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Page last updated at 06:18 GMT, Tuesday, 9 June 2009 07:18 UK

More attacks on Indians in Sydney

Indian students rally against racism in Sydney on June 7, 2009
Indian students have rallied against racism in Melbourne and Sydney

Police in Sydney, Australia had to be called to Harris Park suburb on Monday night to quell an angry crowd, provoked by two new alleged attacks on Indians.

An Indian man in his 20s was allegedly set upon by a group of men of Middle Eastern appearance, and another Indian was injured in a separate attack.

At least 200 Indian men then gathered, shouting demands for "justice".

The latest incidents come after several attacks on Indians, which the government denies are racist.

A heavy police presence remained watching the angry crowd until the early hours of Tuesday morning.

"And the Lebanese hit them Indians very badly... in the stomach and in the head," Reuters TV quoted an unidentified witness to the attack.

Three Lebanese men were then allegedly assaulted by members of the angry Indian crowd and sustained minor injuries, in what is believed to be a retaliation attack.

Indian men in the crowd said they were angry at the lack of government interest in their plight.

Ostrich problem?

Opinion appears split in Australia over whether the recent spate of attacks on Indians are racist, or, as police have said, a product of some people being "easy targets" if out alone at night.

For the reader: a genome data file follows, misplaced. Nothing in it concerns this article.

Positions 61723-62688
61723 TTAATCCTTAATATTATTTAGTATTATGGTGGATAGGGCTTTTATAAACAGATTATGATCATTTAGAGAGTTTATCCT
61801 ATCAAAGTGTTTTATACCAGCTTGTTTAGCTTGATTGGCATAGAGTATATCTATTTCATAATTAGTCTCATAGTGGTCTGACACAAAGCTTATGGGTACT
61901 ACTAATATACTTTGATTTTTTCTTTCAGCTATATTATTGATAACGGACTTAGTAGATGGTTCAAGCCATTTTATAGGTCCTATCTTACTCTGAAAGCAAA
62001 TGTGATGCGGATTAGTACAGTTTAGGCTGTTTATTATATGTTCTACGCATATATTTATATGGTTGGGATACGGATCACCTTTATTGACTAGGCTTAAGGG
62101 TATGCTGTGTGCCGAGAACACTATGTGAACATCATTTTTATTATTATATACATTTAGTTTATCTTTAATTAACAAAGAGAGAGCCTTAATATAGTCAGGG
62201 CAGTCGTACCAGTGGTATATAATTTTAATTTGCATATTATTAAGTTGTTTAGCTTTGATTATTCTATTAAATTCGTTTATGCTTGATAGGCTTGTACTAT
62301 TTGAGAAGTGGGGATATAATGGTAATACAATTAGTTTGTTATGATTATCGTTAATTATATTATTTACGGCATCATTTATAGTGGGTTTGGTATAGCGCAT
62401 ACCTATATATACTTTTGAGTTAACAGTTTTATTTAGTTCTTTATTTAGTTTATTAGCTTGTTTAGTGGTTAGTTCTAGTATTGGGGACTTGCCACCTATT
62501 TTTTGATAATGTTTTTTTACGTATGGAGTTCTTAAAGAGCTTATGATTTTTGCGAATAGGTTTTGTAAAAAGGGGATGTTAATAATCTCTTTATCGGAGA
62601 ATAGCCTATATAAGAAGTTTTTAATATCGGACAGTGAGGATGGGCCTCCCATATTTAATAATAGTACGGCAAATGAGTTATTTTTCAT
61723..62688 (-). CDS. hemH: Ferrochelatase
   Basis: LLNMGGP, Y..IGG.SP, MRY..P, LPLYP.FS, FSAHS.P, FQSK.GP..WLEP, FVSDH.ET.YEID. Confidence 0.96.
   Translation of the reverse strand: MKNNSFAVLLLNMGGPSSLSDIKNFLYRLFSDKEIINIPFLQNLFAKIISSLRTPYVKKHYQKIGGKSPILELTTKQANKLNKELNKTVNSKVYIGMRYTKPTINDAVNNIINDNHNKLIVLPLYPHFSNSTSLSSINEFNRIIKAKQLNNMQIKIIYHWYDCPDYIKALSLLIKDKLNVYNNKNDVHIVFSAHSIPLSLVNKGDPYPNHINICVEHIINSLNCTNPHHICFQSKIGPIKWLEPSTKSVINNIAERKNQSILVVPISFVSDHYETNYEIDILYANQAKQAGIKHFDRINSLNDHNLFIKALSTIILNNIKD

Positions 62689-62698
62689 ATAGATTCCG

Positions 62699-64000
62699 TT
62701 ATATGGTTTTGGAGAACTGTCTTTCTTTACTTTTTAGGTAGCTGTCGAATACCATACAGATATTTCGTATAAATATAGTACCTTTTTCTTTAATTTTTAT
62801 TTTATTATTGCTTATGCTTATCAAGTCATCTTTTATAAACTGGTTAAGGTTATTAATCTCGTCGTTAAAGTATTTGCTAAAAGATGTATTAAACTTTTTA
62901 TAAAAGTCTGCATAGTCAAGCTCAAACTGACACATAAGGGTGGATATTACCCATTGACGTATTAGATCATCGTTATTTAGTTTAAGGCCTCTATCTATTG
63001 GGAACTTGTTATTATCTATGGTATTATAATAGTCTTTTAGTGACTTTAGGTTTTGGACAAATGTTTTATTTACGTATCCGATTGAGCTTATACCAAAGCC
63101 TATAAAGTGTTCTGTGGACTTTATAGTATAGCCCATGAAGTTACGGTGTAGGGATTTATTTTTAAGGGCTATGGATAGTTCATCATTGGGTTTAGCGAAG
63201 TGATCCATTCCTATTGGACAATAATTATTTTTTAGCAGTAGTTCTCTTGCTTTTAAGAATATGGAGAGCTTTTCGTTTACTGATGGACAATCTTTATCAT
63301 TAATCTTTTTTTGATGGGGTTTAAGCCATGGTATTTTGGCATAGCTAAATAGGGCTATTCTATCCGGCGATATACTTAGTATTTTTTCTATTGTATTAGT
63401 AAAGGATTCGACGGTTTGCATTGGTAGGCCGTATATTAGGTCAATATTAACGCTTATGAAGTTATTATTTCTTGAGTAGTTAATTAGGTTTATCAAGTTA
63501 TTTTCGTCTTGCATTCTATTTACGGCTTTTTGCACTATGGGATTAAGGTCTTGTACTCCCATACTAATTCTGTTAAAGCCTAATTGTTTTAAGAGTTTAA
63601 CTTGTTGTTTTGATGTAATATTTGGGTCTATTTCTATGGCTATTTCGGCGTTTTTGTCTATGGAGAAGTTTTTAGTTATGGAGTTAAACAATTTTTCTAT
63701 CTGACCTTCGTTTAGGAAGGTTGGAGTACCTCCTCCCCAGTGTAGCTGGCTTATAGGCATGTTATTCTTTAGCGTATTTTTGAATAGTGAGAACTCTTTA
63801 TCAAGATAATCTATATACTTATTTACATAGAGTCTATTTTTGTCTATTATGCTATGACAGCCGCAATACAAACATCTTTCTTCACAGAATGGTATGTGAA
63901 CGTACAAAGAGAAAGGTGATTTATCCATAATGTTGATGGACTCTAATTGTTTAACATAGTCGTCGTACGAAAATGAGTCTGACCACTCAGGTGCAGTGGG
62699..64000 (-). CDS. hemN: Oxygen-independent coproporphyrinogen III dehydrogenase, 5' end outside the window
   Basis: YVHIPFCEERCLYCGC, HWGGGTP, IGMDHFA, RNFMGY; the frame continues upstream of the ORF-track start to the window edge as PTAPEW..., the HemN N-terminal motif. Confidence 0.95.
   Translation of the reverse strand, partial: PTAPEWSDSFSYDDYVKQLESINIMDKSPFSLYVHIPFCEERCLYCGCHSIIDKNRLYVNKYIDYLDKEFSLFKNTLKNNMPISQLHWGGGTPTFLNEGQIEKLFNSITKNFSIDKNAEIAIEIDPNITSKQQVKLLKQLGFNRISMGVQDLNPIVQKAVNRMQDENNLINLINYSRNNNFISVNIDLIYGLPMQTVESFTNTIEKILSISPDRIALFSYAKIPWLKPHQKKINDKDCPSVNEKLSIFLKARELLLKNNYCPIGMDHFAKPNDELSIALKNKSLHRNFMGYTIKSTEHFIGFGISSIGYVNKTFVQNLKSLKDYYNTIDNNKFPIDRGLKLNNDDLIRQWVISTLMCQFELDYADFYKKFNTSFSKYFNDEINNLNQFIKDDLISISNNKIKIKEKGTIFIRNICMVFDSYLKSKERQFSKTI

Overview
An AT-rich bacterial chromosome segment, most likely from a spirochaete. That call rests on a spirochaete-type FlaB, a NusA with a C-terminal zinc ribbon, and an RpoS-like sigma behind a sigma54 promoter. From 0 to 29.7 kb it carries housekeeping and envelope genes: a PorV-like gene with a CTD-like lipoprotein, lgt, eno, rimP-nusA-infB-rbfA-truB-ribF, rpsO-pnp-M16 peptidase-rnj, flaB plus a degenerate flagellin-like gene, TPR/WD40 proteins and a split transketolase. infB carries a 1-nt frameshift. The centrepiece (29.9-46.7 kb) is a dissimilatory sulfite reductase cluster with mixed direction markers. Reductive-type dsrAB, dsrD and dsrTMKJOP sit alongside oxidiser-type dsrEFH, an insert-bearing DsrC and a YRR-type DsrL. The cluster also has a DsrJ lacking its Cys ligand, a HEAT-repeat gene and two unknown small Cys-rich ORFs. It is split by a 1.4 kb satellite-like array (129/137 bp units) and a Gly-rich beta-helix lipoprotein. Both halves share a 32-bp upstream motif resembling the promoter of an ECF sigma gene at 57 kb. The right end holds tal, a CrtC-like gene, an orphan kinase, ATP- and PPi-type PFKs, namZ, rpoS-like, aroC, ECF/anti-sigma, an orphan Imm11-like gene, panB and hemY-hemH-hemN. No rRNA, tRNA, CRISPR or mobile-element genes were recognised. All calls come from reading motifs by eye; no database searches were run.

FROM THE PM PROGRAMME

The Sydney Morning Herald reported a councillor for Parramatta in Sydney, Michael McDermott, accusing the police of naivety if they believe the attacks had nothing to do with racism.

Mr McDermott said there was rising tension in the multi-ethnic area.

"There is an element of racial targeting and to not think that would be burying our heads in the sand a wee bit," he said.

The latest incident comes after a petrol bomb was hurled through the bedroom window of a 25-year-old Indian hospitality graduate, and a violent attack on two Sinhalese men last month. There has also been a wave of assaults on Indian students in Melbourne in the past year.

Superintendent Robert Redfern, the Parramatta Local Area Commander, told ABC Radio he believed the attacks had nothing to do with race and were instead caused by the victims' work patterns.

Prime Minister Kevin Rudd has publicly reassured the Indian government that Australia is not a racist country.

The Australian High Commissioner to India, John McCarthy, also denied there was any widespread racism in Australia.

"There have been a number of attacks, particularly in Melbourne, some of which may have had a racist element in them, but I don't agree there's any systemic racist attacks going on," he told the BBC Radio 4's PM programme.


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